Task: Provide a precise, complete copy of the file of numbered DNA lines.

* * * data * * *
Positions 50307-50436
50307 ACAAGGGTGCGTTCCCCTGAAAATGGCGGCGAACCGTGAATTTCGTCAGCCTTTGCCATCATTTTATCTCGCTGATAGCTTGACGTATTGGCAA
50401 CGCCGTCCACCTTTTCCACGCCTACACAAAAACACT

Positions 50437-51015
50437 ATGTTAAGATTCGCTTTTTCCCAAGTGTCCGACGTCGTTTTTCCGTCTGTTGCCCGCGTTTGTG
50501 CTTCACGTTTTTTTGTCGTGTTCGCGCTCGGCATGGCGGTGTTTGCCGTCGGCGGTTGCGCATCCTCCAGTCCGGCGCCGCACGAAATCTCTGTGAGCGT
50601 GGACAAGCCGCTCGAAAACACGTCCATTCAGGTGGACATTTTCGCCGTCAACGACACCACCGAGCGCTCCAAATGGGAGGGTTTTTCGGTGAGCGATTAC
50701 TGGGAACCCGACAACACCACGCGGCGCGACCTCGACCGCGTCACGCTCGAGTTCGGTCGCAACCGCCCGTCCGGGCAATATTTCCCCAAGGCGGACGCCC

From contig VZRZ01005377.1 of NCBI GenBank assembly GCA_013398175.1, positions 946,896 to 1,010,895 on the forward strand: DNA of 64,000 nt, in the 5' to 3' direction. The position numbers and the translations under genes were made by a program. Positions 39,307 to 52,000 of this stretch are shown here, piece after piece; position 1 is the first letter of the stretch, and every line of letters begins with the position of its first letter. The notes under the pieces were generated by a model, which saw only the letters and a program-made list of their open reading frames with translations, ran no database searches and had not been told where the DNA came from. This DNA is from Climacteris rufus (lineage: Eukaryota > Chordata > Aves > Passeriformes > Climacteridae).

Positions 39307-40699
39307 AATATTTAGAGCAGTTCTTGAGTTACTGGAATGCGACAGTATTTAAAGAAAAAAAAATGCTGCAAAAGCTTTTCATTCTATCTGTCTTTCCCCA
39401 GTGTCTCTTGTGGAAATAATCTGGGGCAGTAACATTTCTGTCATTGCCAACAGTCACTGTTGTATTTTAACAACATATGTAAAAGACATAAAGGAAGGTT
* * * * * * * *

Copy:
Positions 50307-50436
50307 ACAAGGGTGCGTTCCCCTGAAAATGGCGGCGAACCGTGAATTTCGTCAGCCTTTGCCATCATTTTATCTCGCTGATAGCTTGACGTATTGGCAA
50401 CGCCGTCCACCTTTTCCACGCCTACACAAAAACACT

Positions 50437-51015
50437 ATGTTAAGATTCGCTTTTTCCCAAGTGTCCGACGTCGTTTTTCCGTCTGTTGCCCGCGTTTGTG
50501 CTTCACGTTTTTTTGTCGTGTTCGCGCTCGGCATGGCGGTGTTTGCCGTCGGCGGTTGCGCATCCTCCAGTCCGGCGCCGCACGAAATCTCTGTGAGCGT
50601 GGACAAGCCGCTCGAAAACACGTCCATTCAGGTGGACATTTTCGCCGTCAACGACACCACCGAGCGCTCCAAATGGGAGGGTTTTTCGGTGAGCGATTAC
50701 TGGGAACCCGACAACACCACGCGGCGCGACCTCGACCGCGTCACGCTCGAGTTCGGTCGCAACCGCCCGTCCGGGCAATATTTCCCCAAGGCGGACGCCC

From contig VZRZ01005377.1 of NCBI GenBank assembly GCA_013398175.1, positions 946,896 to 1,010,895 on the forward strand: DNA of 64,000 nt, in the 5' to 3' direction. The position numbers and the translations under genes were made by a program. Positions 39,307 to 52,000 of this stretch are shown here, piece after piece; position 1 is the first letter of the stretch, and every line of letters begins with the position of its first letter. The notes under the pieces were generated by a model, which saw only the letters and a program-made list of their open reading frames with translations, ran no database searches and had not been told where the DNA came from. This DNA is from Climacteris rufus (lineage: Eukaryota > Chordata > Aves > Passeriformes > Climacteridae).

Positions 39307-40699
39307 AATATTTAGAGCAGTTCTTGAGTTACTGGAATGCGACAGTATTTAAAGAAAAAAAAATGCTGCAAAAGCTTTTCATTCTATCTGTCTTTCCCCA
39401 GTGTCTCTTGTGGAAATAATCTGGGGCAGTAACATTTCTGTCATTGCCAACAGTCACTGTTGTATTTTAACAACATATGTAAAAGACATAAAGGAAGGTT